Southeast Energy News

Southeast states again push for bailouts as more coal plants close

COAL: Six coal states pressure federal regulators to finish an inquiry into whether coal and nuclear plant retirements are threatening the electric grid, even though FERC already rejected a bid to bail out the plants. (Bloomberg)

ALSO:
• Solar and natural gas are accelerating the coal industry’s decline in the Southeast, according to new research from a clean energy think tank. (IEEFA, news release)
• Duke Energy says it will close three coal units at power plants in North Carolina sooner than expected. (Charlotte Business Journal, subscription)

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GRID: Dominion Energy files a plan in Virginia to spend $594 million over the next three years modernizing the state’s electric grid, after a similar plan was denied earlier this year. (Washington Post)

UTILITIES:
• Duke Energy seeks a 6% rate increase in North Carolina to convert existing coal plants to gas, clean up coal ash, and invest in new technologies. (WFAE)
• Georgia Power’s top executive testifies before state regulators about the utility’s plan to add $200 a year to the average residential customer’s bill. (WSB-TV)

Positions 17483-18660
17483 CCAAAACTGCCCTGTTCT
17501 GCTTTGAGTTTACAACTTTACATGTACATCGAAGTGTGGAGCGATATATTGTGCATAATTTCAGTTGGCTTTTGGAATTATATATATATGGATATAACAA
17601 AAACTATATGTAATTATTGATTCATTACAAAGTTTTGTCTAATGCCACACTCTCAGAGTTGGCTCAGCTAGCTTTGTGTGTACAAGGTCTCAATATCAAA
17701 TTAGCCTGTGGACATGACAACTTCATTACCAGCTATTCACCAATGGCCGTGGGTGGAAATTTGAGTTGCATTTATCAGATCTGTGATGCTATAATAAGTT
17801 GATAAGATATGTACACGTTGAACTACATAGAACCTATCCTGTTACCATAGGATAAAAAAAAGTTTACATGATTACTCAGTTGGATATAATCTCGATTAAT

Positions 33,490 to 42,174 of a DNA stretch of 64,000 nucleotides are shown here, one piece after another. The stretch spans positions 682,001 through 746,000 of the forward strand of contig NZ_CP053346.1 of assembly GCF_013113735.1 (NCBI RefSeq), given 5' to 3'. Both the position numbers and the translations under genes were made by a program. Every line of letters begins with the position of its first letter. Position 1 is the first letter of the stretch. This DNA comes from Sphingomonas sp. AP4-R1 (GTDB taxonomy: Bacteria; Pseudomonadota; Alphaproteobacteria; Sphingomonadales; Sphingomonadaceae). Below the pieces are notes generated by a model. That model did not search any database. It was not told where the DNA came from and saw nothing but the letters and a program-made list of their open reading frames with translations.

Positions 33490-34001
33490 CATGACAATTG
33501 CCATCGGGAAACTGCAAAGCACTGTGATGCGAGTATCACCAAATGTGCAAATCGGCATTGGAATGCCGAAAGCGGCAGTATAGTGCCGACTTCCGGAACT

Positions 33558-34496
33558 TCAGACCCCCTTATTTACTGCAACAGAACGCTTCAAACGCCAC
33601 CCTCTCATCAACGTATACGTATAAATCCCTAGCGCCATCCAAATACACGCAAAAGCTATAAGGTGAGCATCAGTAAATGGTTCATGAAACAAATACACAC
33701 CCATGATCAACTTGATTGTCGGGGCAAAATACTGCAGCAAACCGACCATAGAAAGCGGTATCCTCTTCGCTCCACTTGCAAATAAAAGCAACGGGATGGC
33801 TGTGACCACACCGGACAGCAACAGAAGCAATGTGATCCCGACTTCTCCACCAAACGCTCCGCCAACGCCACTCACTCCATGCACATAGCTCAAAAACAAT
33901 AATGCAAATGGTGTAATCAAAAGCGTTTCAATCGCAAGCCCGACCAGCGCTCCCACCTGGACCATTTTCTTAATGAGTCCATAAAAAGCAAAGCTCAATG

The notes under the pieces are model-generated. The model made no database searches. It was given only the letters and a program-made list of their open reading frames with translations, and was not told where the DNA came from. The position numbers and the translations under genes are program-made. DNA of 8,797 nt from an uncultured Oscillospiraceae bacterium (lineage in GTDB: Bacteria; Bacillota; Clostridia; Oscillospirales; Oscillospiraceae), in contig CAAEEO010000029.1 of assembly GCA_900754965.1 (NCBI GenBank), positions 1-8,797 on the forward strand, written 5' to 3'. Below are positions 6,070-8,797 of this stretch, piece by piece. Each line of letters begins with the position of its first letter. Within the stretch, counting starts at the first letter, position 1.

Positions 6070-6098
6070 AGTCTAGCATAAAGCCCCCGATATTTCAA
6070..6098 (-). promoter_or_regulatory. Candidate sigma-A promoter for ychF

PIPELINES: The Supreme Court is expected to decide soon if it will weigh in on permitting, eminent domain and state laws around pipeline construction. (E&E News, subscription)

OIL & GAS:
• The natural gas pipeline construction boom last year could lead to a surge in property tax collection for towns and counties in West Virginia, according to state officials. (Charleston Gazette-Mail)
• An energy company applies for a permit to build a deepwater port in the Gulf of Mexico off the coast of Louisiana and onshore facilities to export natural gas. (Natural Gas Intelligence, subscription)
• FERC authorizes construction of an $8.5 billion liquified natural gas facility and export terminal along the Mississippi River in south Louisiana. (WAFB)
• The Oklahoma Corporation Commission appears at an oil and gas institute and offers information to nearly 300 attendees about the industries it regulates. (Oklahoman)

SOLAR:
• Decades ago, oil companies like Exxon Mobil invested in technology that laid the foundation for solar energy. (NPR)
• A Georgia solar company sues North Carolina, alleging customers were denied tax credits. (News & Observer)
• Upcoming solar tours in Polk County, Florida, give residents an opportunity to ask questions about installing solar energy. (The Ledger)
• Solar energy advocates in Oklahoma make the case for more investment in solar in the state. (Journal Record)

RENEWABLES: Chapel Hill, North Carolina, passes a resolution that establishes a goal of powering the city with 100% renewable energy by 2050. (Solar Industry)

EMISSIONS: North Carolina Gov. Roy Cooper supports a clean energy plan to make the state carbon neutral by 2050. (E&E News, subscription)

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